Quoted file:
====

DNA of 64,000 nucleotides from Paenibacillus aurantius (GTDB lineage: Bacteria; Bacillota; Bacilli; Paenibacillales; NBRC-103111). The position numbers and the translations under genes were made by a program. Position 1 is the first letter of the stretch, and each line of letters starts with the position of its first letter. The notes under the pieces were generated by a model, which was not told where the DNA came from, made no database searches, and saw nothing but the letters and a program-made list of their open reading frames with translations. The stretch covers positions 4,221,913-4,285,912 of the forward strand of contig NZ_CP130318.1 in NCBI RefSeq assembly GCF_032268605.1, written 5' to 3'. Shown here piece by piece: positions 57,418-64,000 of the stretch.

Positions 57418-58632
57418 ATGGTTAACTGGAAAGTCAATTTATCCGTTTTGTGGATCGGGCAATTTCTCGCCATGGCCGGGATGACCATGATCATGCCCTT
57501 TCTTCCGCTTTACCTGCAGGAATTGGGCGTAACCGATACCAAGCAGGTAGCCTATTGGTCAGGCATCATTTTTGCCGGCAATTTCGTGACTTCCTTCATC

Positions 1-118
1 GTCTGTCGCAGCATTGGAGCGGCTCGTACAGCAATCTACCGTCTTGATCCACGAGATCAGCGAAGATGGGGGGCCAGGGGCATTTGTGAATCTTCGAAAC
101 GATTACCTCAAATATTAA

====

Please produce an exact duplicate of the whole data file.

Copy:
DNA of 64,000 nucleotides from Paenibacillus aurantius (GTDB lineage: Bacteria; Bacillota; Bacilli; Paenibacillales; NBRC-103111). The position numbers and the translations under genes were made by a program. Position 1 is the first letter of the stretch, and each line of letters starts with the position of its first letter. The notes under the pieces were generated by a model, which was not told where the DNA came from, made no database searches, and saw nothing but the letters and a program-made list of their open reading frames with translations. The stretch covers positions 4,221,913-4,285,912 of the forward strand of contig NZ_CP130318.1 in NCBI RefSeq assembly GCF_032268605.1, written 5' to 3'. Shown here piece by piece: positions 57,418-64,000 of the stretch.

Positions 57418-58632
57418 ATGGTTAACTGGAAAGTCAATTTATCCGTTTTGTGGATCGGGCAATTTCTCGCCATGGCCGGGATGACCATGATCATGCCCTT
57501 TCTTCCGCTTTACCTGCAGGAATTGGGCGTAACCGATACCAAGCAGGTAGCCTATTGGTCAGGCATCATTTTTGCCGGCAATTTCGTGACTTCCTTCATC

Positions 1-118
1 GTCTGTCGCAGCATTGGAGCGGCTCGTACAGCAATCTACCGTCTTGATCCACGAGATCAGCGAAGATGGGGGGCCAGGGGCATTTGTGAATCTTCGAAAC
101 GATTACCTCAAATATTAA